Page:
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Mr. Mays, President of Morehouse College, informs Dr. King of the new student dormitory and inquires about a donation to pay for the cost to furnish one room.
Dr. Hans B. C. Spiegel wrote this piece to describe the different components of social action. Dr. Spiegel, the Director of the Center for Community Tensions at Springfield College, uses the Montgomery and Albany Movements as examples of various levels of social intervention. He also references the SCLC, the Fair Employment Practices Commission, and the Episcopal Society for Cultural and Racial Unity.
In a letter to the heads of various organizations, Marvin Caplan encloses information regarding the Crime Control Bill that was sent to all members of the State Judiciary Committee. The enclosure is entitled "A New Threat to School Desegregation."
Edwin Tuller requests Dr. King show special attention to the invitation from the European Baptist Federation. Mr. Tuller is certain that Dr. King's presence in Europe at this time would be "extremely beneficial" with the progression of "racial brotherhood."
D. Parke Gibson sends this article in Race Relations and Industry to Dr. King with the intention of including him in a future issue of the magazine. Those involved in the article agree that progress towards having minorities in leadership roles is on the rise, but not fast enough.
In 1964, Dr. King became the first African-American to receive the Nobel Peace Prize. At age 35, he was also the youngest recipient of the award to date. Emphasizing a philosophy of nonviolence, Dr. King writes this acceptance speech commemorating the courageous work of the Civil Rights Movement. He highlights the brutality faced throughout the United States and addresses the irony of accepting a peace prize on behalf of a movement that has yet to obtain peace.
This is an example of one of the many notecards Dr. King kept in cardboard filing box for reference to quotations, ideas, books and other publications, definitions, and bible verses.
Dr. King writes Mrs. G. Coleman to acknowledge the receipt of her letter inviting him to speak at a Freedom Rally in Beckley, West Virginia. Dr. King expresses his deep regret in his inability to attend.
William H. Allen, M.D. sent this letter to Dr. King expressing sympathy to Dr. King, for his nearly fatal stabbing. Dr. Allen, further into the letter, encouraged Dr. King to continue to pray in order to eliminate evil in the world and hoped he will remain protected to continue his mission for freedom.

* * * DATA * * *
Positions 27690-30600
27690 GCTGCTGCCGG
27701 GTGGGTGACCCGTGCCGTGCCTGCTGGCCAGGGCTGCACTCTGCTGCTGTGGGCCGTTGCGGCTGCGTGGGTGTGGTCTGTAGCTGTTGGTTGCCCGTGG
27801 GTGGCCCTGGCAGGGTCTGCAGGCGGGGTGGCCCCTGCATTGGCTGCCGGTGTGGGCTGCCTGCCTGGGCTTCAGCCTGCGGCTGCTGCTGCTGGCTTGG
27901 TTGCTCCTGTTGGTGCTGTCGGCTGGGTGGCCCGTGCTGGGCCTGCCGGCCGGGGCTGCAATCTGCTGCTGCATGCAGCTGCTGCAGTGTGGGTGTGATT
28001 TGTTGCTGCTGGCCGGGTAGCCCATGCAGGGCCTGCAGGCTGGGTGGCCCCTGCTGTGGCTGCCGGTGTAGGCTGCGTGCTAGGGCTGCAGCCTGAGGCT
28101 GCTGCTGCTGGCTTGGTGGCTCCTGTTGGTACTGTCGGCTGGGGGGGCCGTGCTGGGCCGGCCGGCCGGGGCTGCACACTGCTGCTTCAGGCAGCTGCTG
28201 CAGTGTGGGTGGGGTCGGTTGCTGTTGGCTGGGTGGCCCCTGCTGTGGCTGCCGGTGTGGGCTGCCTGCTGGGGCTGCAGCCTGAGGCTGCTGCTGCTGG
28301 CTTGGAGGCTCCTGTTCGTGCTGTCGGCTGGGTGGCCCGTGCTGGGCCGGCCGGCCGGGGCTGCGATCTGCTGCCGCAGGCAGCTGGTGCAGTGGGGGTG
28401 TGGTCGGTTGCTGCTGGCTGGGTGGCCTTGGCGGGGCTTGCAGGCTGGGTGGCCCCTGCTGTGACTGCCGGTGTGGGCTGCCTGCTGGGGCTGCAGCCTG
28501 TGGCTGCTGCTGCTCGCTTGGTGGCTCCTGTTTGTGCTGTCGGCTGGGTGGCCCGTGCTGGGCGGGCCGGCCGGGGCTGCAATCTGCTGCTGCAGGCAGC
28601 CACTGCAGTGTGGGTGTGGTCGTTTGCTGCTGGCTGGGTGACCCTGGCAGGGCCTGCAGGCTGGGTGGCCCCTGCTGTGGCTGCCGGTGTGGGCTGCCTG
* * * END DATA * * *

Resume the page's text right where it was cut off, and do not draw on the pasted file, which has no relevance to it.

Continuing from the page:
The President of Wilberforce University anticipates Dr. King's speech before a delegation of the African Methodist Episcopal Church. Rembert Stokes also notes that Dr. King would receive a donation following his address, to help support the civil rights movement. Stokes wishes that Dr. King's message would center around the AME church leadership's involvement in the freedom struggle.
Willa Clark, Grand Worthy Matron of the Prince Hall Grand Chapter, Order of the Eastern Star, wrote to Dr. King expressing a debt of appreciation for his high civic service rendered to mankind. Putting action to sentiment, the Order of the Eastern Star encloses a $500.00 donation to aid in continuing the work toward dignity and freedom.
Mr. and Mrs. Buckwater enclose a check for $500.00 that is intended to assist Dr. King in his efforts to stop the Vietnam conflict and help establish world peace.
Rodney H. Clurman writes Jayaprakash Narayan about the current state of the Middle East. This letter was written just days before the Six-Day war between Egypt and Israel. It is suggested that the governments of each nation, including the U.S., be prepared for the possibility of increased violence.
This is the text of an address Dr. King gave to District 65, American Federation of Labor and Congress of Industrial Organizations. Dr. King references his stay in Birmingham Jail and expresses his optimism that the nonviolent movement will be successful.
Dr. King uses the steadfast faith of biblical figures Abraham and Paul to express his desire to part from the traditionalism of religion and make it applicable to all aspects of a person's life. King also iterates this position by using excerpts from various philosophers such as Edgar Brightman and Ralph Waldo Emerson.
Robin Skuce, Education Secretary of the United Nations Association in Canada, writes Dr. King inquiring of his availability to lecture at a seminar for high school students at their New York headquarters.
Robert A. Jackson, Minister for Knox's Church, congratulates Dr. King for receiving the many honors bestowed upon him. Minister Jackson invites Dr. King to come speak at either the Polio Dinner or the 100th Anniversary of the Church Home.
After speaking to Jackie Robinson and asking him how Beacon Looms, Inc. can best help the movement for Negro equality, Sy Sadinoff writes to Dr. King enclosing a $100 donation for the Mount Olive Building Fund.